Doing the DELTA has really given me an insight into the world of pronunciation. After reading Teaching English Pronunciation, English Phonetics and Phonology, and more recently Sound Foundations by Adrian Underhill, I’ve taken a extra interest in integrating phonology and connected speech ideas into my classes. My students are having fun and I’m enjoying seeing the results.
|Someone needs some phonemes!|
After all this extra reading and researching, I’ve collected some useful ESL pronunciation websites. Here they are in no particular order.
1) Minimal pairs is a great way for students to recognise and rectify common pronunciation problems. This website, ship or sheep, is blooming excellent. There’s a list of about 30 different minimal pairs along with sound and pictures.
2) This is an even more extensive list of minimal pairs of vowels, diphthongs, and consonants. Check out Minimal Pairs for English RP by John Higgins.
ESL Lesson ideas
3) Have a look at this list of 15 easy ways to start using phonemics in adult classes on tefl.net.
4) This superteacher worksheet pdf on long and short vowels is excellent, in colour too.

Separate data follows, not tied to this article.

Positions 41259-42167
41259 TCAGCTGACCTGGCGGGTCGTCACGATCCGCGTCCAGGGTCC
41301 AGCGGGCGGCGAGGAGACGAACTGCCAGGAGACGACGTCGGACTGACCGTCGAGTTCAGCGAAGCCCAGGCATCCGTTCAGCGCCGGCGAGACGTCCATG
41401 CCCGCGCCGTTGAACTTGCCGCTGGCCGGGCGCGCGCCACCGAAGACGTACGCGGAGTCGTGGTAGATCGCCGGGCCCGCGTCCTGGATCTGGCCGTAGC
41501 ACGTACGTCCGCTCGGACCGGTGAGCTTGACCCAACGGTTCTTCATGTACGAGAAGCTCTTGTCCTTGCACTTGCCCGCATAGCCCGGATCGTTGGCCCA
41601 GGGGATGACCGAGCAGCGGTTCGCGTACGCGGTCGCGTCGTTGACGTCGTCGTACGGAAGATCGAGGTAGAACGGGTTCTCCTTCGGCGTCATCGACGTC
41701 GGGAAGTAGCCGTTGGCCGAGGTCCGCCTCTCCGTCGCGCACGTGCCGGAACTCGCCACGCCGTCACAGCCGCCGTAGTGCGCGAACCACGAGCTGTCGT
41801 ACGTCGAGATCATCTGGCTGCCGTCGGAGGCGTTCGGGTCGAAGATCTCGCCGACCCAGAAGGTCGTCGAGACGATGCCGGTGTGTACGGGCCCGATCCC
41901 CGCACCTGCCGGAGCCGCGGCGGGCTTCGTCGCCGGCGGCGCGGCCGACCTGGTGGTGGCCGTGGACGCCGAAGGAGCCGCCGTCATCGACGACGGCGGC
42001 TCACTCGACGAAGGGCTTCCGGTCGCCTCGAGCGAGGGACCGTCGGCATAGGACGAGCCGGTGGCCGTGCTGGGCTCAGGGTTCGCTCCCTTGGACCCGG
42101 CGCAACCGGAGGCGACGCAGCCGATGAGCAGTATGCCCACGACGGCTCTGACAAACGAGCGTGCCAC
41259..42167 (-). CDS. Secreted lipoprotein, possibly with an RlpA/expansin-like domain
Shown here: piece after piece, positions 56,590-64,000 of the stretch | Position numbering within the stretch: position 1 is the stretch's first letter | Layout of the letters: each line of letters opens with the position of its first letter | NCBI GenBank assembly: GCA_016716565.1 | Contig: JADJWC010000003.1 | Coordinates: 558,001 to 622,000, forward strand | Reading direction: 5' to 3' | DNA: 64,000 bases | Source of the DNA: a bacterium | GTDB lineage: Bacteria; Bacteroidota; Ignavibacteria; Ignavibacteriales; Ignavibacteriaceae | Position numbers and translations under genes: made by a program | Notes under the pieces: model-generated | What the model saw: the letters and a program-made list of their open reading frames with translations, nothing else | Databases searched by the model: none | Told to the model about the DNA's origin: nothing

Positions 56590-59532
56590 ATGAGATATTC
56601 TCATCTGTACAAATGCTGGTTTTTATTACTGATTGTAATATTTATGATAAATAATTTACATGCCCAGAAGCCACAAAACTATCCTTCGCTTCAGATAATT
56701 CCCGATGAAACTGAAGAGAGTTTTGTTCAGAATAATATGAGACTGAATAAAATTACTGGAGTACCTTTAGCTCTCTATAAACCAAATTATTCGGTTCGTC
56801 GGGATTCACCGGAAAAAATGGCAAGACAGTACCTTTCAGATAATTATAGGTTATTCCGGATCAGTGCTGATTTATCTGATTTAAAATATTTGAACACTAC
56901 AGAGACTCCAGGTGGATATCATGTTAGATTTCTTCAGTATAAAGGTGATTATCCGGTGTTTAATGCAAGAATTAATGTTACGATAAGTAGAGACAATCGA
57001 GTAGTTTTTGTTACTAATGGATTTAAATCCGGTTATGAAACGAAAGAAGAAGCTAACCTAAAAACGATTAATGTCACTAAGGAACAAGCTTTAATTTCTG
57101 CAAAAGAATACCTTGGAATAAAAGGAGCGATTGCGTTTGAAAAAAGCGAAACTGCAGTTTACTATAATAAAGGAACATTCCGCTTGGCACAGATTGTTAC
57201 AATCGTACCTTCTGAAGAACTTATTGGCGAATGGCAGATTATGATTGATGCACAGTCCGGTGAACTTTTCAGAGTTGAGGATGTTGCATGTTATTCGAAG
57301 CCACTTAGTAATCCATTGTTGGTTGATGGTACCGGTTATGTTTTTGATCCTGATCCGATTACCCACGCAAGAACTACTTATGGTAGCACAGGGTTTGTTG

5) I’ve used this phonetic word list on Montessorimom quite a bit to get lists of words to practise with students. You can do bingo games, get them to test each other with the pronunciation, dictate, or make up tongue twisters.
The phonetic chart
6) This interactive phonetic chart on the British council website is amazing. It’s got an app too so your students can download it and practise their pronunciation while you’re writing on the board or doing some photocopying…rather than checking out their facebook.
7) These phonemic chart keyboard and is excellent if you need to type up any symbols for your students, or if you’re doing the DELTA.
8) This is a decent article too about how to teaching pronunciation with phonemic symbols, again on teaching English.
9) This useful pdf file on specialed.about.com on Diphthongs is great for doing pelmonism tasks, snap (photocopy it twice), or even dominoes.
10) It’s taken me a while to my head round this, but I think I’ve cracked it. This article about connected speech on teachingEnglish.org helped clarify a few things. As did this one on Miguel Bengoa elt.